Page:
Office of Alternative Medicine


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Office of Alternative Medicine

A section of the NIH established in 1992 by the US Congress, the purpose of which is to investigate the claims of efficacy for various forms of alternative therapy, and their possible health benefits; it was replaced in 1998 by the National Center for Complementary and Alternative Medicine
References in periodicals archive ?
Even if you go back to 1992 when the Office of Alternative Medicine was created," says Johns Hopkins professor of biomedical engineering Steven L.
In 1999, because of confusion and controversy over terminology, Congress changed the title from Office of Alternative Medicine (OAM) to National Center for Complementary and Alternative Medicine (NCCAM).
Tom Harkin (D-Iowa) and Orrin Hatch (R-Utah) convinced Congress that the NIH should establish an Office of Alternative Medicine and awarded it a $2 million budget (Harkin believed that bee pollen, a popular alternative treatment, cured his allergies and wanted further scientific study).
The National Institutes of Health Office of Alternative Medicine defines its office as such:
A 1996 conference sponsored by the Office of Alternative Medicine, the National Institutes of Health, and the Uniformed Services University of Health Sciences brought together representatives from nursing and medical schools as well as representatives from organizations such as the American Holistic Nurses' Association to discuss the needs for medical and nursing education to include information on complementary therapies.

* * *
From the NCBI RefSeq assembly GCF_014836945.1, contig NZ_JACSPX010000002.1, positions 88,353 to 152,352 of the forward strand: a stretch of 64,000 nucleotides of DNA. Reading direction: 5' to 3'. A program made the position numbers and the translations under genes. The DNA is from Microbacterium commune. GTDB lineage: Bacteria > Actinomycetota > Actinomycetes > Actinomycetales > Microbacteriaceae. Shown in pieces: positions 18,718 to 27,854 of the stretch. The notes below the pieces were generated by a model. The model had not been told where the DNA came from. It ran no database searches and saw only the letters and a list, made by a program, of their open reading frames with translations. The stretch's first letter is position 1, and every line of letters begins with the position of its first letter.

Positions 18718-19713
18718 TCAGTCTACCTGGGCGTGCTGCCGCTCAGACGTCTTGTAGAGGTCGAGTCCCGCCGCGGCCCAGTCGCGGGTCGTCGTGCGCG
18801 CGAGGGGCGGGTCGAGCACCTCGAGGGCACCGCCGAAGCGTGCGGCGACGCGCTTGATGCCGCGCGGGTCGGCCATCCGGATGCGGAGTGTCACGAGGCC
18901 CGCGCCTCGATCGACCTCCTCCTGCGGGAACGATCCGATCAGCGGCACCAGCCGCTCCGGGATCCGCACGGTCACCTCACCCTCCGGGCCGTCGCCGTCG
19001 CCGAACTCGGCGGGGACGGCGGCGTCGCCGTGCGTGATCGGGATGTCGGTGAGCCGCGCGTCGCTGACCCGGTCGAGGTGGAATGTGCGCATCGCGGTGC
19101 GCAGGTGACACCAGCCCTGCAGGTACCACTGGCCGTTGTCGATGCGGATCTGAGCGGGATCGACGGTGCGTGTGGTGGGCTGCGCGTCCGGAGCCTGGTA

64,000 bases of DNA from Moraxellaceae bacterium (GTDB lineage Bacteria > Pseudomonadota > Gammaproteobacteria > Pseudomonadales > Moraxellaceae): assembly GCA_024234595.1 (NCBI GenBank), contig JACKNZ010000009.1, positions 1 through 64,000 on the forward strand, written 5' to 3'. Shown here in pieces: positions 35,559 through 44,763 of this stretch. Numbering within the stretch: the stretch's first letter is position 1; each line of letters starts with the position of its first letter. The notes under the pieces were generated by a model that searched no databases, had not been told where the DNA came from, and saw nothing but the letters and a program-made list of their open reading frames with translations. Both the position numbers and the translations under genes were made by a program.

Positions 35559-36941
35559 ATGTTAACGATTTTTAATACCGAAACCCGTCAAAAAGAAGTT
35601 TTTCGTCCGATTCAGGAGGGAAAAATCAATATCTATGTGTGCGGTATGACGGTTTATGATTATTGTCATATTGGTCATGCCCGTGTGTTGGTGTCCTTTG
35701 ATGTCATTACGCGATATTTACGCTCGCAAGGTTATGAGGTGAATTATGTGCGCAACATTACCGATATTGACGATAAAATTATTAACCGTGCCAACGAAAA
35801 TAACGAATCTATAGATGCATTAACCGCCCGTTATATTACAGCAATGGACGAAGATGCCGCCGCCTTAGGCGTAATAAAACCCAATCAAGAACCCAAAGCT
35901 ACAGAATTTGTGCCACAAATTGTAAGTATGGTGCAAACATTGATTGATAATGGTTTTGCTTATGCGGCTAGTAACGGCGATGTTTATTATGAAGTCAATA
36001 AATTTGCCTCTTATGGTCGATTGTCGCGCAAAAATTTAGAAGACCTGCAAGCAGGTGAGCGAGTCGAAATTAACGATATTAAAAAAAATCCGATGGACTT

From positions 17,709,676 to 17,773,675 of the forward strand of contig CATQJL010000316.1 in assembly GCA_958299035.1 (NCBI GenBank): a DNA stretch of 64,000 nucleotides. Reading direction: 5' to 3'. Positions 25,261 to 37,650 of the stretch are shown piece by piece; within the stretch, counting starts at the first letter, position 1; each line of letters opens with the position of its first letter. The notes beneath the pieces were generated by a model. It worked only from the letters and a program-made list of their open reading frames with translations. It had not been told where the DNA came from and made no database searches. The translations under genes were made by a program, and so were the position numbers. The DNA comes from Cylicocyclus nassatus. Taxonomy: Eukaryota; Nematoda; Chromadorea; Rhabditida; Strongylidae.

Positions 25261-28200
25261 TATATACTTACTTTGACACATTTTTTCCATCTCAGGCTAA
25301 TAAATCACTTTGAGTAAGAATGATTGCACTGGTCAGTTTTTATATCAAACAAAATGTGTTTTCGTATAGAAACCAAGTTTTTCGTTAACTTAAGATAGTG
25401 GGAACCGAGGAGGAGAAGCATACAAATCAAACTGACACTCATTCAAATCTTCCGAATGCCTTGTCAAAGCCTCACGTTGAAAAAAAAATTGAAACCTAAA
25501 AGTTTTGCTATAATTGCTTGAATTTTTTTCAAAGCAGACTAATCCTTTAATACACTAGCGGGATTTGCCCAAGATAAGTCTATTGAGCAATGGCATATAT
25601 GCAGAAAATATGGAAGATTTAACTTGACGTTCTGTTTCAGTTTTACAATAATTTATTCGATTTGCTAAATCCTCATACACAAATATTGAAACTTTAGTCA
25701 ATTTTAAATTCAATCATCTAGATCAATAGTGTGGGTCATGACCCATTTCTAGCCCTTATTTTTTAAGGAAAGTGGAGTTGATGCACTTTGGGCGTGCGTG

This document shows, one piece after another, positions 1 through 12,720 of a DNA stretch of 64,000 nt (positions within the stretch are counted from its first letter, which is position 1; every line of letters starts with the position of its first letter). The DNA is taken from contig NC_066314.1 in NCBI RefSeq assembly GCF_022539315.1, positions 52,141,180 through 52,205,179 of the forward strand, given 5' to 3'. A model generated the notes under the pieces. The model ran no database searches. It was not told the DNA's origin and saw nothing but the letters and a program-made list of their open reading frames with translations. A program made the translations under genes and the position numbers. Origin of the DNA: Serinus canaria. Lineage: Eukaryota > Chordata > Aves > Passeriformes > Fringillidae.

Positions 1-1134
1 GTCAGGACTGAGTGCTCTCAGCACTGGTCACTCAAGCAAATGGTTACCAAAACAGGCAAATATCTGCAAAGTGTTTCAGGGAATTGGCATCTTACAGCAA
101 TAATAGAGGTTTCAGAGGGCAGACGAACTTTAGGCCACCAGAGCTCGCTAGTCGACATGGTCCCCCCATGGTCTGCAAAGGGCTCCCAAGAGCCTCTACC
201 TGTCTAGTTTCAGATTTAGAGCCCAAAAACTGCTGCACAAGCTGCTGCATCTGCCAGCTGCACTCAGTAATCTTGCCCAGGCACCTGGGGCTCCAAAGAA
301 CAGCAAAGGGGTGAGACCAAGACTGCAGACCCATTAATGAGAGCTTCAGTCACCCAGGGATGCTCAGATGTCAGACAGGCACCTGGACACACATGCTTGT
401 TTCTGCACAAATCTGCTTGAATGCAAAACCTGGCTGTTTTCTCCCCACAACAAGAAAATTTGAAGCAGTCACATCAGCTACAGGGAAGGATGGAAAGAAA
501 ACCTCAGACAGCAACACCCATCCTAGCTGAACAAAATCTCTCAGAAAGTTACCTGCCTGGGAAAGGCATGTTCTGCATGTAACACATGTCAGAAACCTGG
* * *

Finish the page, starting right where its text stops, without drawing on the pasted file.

National Institutes of Health, Office of Alternative Medicine.
Congress has upgraded the Office of Alternative Medicine to a full-fledged National Center for Complementary and Alternative Medicine within NIH, with a $50 million budget in fiscal 1999.
When Congress created the NIH Office of Alternative Medicine at the National Institutes of Health in 1993, the authorizing legislation employed the phrase "alternative medicine," he explained.
The National Institutes of Health have established an Office of Alternative Medicine (OAM).
The comparative efficacy of alternative cancer therapy awaits more definitive analysis by the Office of Technology Assessment, the Office of Alternative Medicine at the National Institutes of Health, and academic research centers (Berman & Swyers, 1997).
Establishment of an Office of Alternative Medicine in the National Institutes of Health in 1992 has heartened advocates of CAM, increased interest and government funding for research into unorthodox therapies, and lent credibility to CAM modalities.
These include the National Institute of Dental Research (NIDR), which has an interest in pain and the relationship between temporomandibular disorders and fibromyalgia; the National Institute of Neurological Disorders and Stroke (NINDS), which has an interest in pain research; and three offices within the NIH Office of the Director: the Office of Alternative Medicine, the Office of Research on Women's Health, and the Office of Behavioral and Social Sciences Research.

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